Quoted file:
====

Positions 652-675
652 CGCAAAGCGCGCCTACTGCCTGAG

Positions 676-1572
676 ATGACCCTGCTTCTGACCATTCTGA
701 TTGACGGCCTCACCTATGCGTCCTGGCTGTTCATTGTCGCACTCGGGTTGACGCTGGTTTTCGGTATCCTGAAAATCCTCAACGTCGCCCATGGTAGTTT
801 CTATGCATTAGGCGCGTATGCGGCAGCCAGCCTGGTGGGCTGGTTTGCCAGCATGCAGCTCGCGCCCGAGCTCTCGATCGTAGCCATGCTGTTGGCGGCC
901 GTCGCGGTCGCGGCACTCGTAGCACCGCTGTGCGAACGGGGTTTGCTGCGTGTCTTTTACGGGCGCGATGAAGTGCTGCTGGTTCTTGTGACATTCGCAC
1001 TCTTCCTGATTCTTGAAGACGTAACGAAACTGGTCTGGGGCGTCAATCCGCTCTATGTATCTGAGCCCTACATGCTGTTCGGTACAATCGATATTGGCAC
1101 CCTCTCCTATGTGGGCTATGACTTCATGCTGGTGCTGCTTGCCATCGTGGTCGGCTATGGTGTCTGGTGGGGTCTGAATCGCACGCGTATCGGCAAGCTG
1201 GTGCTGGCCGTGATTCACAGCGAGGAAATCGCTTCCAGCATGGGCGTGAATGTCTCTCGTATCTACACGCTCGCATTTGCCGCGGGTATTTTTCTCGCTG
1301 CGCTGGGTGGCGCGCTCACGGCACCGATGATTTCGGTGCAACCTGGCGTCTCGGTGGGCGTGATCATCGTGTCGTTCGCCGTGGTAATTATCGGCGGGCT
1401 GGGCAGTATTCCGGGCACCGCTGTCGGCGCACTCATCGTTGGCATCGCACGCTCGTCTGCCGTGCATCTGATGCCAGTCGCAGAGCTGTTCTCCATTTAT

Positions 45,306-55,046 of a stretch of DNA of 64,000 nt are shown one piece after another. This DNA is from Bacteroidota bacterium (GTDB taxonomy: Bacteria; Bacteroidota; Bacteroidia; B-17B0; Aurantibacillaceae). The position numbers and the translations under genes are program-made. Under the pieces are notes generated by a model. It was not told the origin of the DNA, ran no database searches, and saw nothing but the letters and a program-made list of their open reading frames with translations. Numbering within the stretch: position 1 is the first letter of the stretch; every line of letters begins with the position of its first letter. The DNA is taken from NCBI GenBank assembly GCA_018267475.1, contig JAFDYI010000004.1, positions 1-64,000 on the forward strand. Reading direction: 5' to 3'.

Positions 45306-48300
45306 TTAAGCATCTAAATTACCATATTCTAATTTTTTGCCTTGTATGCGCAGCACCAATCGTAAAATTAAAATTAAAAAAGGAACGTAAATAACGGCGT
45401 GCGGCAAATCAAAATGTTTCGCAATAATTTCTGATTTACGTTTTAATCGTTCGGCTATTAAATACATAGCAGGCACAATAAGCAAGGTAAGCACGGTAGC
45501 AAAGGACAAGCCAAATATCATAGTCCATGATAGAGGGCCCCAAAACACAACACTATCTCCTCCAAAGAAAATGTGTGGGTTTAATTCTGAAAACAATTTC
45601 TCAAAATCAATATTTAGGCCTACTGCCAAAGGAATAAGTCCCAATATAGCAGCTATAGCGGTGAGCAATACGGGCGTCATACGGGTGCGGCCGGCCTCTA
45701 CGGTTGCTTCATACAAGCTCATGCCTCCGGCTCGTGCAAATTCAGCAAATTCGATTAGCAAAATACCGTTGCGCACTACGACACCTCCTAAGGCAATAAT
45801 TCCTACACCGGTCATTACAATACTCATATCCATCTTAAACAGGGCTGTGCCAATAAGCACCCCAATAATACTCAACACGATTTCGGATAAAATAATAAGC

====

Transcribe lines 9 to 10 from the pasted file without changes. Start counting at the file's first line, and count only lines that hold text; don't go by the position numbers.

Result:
1101 CCTCTCCTATGTGGGCTATGACTTCATGCTGGTGCTGCTTGCCATCGTGGTCGGCTATGGTGTCTGGTGGGGTCTGAATCGCACGCGTATCGGCAAGCTG
1201 GTGCTGGCCGTGATTCACAGCGAGGAAATCGCTTCCAGCATGGGCGTGAATGTCTCTCGTATCTACACGCTCGCATTTGCCGCGGGTATTTTTCTCGCTG